Building a powerhouse beauty brand

Jamie O'Banion, a former Miss Teen Texas, developed a passion for chemistry at the age of 12, out of which she created a $100m cosmetics company.


It would be easy to dismiss Jamie O'Banion (pictured) as "just another pretty face", says Rebecca Sherman in PaperCity. But the former Miss Teen Texas is more "Fortune 500 than Baywatch". Her passion for chemistry emerged at the age of 12 when her physician father, Dr Terry James, bought a local research laboratory that developed products for medical specialists, such as plastic surgeons and dermatologists. After graduating in marketing, O'Banion joined her father at his company, creating ingredients for beauty products. In 2011, she set up her own company, Beauty Bioscience, to launch a recently patented product, RetinoSyn-45 serum, live on the Home Shopping Channel. The 3,000 units sold out within 24 hours and the "turbo wrinkle reducer" remains her company's bestseller.

"I understood clearly that you can have the greatest product in the world, but if no one knows about it, so what, who cares?" says O'Banion, writing in Time earlier this year. To build a powerhouse brand you need "carefully curated distribution" as well as an incredible product. Fed-up with "watching prestigious brands misuse our ingredients by only offering a sprinkling of the necessary dose", she launched Beauty Bioscience to "give clients what they're paying for and help them understand the ingredients". After years of rapid sales growth, the business is set to hit more than $100m in sales in 2018.

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How I gained traction on the road to profits


Turning his back on a career in finance, car fanatic James Hind (pictured) launched a website that collated car reviews and made money by selling advertising, says the BBC's Will Smale. Revenues "trickled in", but after a few years, Hind realised it would be "more useful to customers, and far more lucrative", if he created a price-comparison website for new cars. If a few car dealers were happy to try out the new version of the business, launched in 2012, investors "most certainly were not". It took 18 months of "cold emailing" for Carwow (formerly Carbuzz) to secure its first investment. Last year, however, the business turned over £15m, while total investment has reached £45m. Hind isn't bothered about having lost his majority stake. "You can either take no investment and never grow, or secure it and really gain traction."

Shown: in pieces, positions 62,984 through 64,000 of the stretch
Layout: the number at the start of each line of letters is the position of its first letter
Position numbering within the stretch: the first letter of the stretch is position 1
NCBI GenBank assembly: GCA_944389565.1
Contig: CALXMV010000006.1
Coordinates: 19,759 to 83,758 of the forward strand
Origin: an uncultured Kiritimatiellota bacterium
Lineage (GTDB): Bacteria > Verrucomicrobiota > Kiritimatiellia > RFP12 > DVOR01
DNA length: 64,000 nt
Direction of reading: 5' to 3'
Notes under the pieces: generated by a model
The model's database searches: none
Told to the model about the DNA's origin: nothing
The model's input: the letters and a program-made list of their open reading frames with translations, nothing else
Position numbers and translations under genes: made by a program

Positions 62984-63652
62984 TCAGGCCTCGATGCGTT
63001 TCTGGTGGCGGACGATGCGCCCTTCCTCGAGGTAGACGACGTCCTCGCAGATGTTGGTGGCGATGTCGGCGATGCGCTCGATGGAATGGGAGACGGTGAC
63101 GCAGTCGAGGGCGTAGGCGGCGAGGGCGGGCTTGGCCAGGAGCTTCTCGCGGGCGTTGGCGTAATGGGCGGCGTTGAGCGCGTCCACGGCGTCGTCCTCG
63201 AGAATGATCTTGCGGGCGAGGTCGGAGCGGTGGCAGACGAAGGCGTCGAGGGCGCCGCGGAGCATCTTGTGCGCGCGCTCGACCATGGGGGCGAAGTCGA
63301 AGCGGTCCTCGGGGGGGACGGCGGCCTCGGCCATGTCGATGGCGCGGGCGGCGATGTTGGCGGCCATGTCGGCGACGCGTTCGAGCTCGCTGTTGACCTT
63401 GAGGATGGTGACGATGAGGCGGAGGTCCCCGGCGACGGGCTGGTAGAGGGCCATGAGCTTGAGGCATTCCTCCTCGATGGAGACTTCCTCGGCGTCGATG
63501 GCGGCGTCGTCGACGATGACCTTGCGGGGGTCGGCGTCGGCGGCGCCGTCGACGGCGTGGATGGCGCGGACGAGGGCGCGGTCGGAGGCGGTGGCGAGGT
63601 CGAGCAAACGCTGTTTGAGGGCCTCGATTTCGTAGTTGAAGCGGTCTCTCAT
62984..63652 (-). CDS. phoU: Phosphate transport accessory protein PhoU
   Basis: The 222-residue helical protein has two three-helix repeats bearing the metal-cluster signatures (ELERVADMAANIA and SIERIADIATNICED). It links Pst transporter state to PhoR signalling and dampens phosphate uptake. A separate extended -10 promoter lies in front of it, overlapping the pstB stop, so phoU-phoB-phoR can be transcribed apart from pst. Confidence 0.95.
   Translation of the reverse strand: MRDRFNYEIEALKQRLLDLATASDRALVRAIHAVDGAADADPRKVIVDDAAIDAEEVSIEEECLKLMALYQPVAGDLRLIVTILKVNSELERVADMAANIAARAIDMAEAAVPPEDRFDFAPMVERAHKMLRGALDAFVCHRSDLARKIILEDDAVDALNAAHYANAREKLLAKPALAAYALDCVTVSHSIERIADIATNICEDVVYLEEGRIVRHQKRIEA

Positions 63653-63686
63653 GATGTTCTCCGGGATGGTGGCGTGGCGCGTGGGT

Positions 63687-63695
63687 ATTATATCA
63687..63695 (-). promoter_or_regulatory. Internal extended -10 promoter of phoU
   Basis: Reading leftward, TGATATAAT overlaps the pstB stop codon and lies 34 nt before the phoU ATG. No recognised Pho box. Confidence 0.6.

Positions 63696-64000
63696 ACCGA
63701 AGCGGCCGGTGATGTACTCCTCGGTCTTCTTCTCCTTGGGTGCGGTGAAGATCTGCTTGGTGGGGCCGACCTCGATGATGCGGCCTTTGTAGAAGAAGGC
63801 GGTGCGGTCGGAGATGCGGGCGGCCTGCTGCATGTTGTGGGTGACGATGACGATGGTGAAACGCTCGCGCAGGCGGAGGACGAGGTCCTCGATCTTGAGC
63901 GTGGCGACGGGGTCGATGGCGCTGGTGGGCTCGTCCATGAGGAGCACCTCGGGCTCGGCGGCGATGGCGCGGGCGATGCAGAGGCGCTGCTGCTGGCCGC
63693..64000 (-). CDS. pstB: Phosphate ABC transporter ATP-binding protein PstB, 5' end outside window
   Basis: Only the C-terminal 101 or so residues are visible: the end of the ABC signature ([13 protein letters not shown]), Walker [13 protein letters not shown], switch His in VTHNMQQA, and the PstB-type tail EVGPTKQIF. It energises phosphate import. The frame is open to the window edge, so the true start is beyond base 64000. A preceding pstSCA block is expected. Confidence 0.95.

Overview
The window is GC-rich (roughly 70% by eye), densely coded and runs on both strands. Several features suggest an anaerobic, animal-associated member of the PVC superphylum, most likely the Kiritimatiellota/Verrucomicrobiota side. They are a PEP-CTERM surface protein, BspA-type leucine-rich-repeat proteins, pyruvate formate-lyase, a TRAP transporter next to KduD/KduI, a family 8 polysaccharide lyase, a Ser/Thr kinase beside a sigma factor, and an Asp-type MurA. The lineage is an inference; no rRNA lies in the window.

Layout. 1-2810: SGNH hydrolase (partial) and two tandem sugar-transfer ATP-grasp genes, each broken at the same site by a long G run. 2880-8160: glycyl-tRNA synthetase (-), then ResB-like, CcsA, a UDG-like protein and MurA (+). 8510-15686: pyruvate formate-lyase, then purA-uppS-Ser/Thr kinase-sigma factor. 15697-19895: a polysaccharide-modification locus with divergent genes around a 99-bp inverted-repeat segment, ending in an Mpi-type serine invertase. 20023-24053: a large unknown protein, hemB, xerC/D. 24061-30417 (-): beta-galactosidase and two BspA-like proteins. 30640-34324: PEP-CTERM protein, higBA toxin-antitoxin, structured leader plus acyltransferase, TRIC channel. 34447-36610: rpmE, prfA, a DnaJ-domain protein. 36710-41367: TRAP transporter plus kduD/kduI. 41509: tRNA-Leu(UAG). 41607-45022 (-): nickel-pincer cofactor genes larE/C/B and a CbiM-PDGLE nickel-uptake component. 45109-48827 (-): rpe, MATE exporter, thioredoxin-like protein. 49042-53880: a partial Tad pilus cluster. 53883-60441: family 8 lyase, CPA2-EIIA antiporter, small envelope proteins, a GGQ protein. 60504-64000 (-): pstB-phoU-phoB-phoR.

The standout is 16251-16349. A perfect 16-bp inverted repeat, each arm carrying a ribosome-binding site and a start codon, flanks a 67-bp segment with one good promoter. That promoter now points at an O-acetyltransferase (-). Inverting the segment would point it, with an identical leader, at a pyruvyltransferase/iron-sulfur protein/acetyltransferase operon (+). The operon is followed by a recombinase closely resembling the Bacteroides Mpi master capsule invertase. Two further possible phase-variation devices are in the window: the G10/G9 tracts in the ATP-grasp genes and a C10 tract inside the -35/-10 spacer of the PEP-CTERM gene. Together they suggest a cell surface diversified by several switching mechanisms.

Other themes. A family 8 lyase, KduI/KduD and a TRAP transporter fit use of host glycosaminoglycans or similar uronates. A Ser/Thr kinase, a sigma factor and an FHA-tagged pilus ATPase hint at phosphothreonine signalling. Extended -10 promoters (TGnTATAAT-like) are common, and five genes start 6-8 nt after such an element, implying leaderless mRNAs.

Nutrition with a bang


Grenade is the kind of brand that seems to "appear out of nowhere", says Katherine Denham in City AM. "Blink and suddenly the products are a staple stock." Founded by married couple Alan and Juliet Barratt (pictured), the company started out as a sports supplement brand in 2010, but as Alan, who has worked in sports nutrition for 28 years, explains, once Grenade supplements had hit the top of the best-seller lists, there was nowhere to go.

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By branching out, the couple realised they could reach a far wider group of health-conscious consumers, who wanted snacks containing more protein and less sugar. "You need two things to make business huge," says Alan. "Demand and availability and if you've only got one, it doesn't work." Their plan is clearly working, with 80% of the growth from the UK healthy snacking sector coming from Grenade last year. Last year, the brand was valued at £72m, with products now sold in 80 countries. The couple dream that their bars will become as common as Cadbury's chocolate. "The only way that Grenade is going to go away is if consumers stop investing in their health," says Alan. "And that's just not goingto happen."

Muay Thai martial arts and sweet vegan pies


Watt Sriboonruang moved to New York to work as a photographer in 2005, and whenever she missed her native Thailand she turned to her hobbies food and martial arts, says Tanya Klich in Forbes. Despite her love of Muay Thai, a form of kickboxing, she found it tough to keep weight off for competitions. In 2012, she tried a vegan diet and was more energised. But she missed desserts, so started experimenting, sharing slices of her vegan pies with fellow fighters. In this "ultra-niche market", word spread. With the help of husband Chris Kwiatkowski, Rawsome Treats was born, but she needed to reach a wider audience of foodies. In 2013, Sriboonruang launched a website delivering pies across New York. Earlier this year the business opened its first shop. It has been a local hit, and is expected to take up to $250,000 this year.




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